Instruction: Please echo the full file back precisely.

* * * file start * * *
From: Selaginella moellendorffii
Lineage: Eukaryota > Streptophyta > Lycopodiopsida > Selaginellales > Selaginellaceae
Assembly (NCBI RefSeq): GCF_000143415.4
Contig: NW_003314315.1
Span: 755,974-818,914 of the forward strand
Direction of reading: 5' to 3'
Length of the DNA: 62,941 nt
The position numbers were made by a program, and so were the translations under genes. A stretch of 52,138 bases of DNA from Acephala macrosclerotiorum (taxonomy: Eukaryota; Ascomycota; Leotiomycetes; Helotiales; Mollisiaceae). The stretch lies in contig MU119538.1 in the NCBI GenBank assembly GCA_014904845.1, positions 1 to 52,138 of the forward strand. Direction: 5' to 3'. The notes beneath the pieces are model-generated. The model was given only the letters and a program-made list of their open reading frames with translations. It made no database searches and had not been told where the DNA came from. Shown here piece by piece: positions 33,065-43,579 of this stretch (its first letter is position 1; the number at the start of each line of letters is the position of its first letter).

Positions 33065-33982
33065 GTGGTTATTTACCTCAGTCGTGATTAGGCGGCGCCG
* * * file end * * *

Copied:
From: Selaginella moellendorffii
Lineage: Eukaryota > Streptophyta > Lycopodiopsida > Selaginellales > Selaginellaceae
Assembly (NCBI RefSeq): GCF_000143415.4
Contig: NW_003314315.1
Span: 755,974-818,914 of the forward strand
Direction of reading: 5' to 3'
Length of the DNA: 62,941 nt
The position numbers were made by a program, and so were the translations under genes. A stretch of 52,138 bases of DNA from Acephala macrosclerotiorum (taxonomy: Eukaryota; Ascomycota; Leotiomycetes; Helotiales; Mollisiaceae). The stretch lies in contig MU119538.1 in the NCBI GenBank assembly GCA_014904845.1, positions 1 to 52,138 of the forward strand. Direction: 5' to 3'. The notes beneath the pieces are model-generated. The model was given only the letters and a program-made list of their open reading frames with translations. It made no database searches and had not been told where the DNA came from. Shown here piece by piece: positions 33,065-43,579 of this stretch (its first letter is position 1; the number at the start of each line of letters is the position of its first letter).

Positions 33065-33982
33065 GTGGTTATTTACCTCAGTCGTGATTAGGCGGCGCCG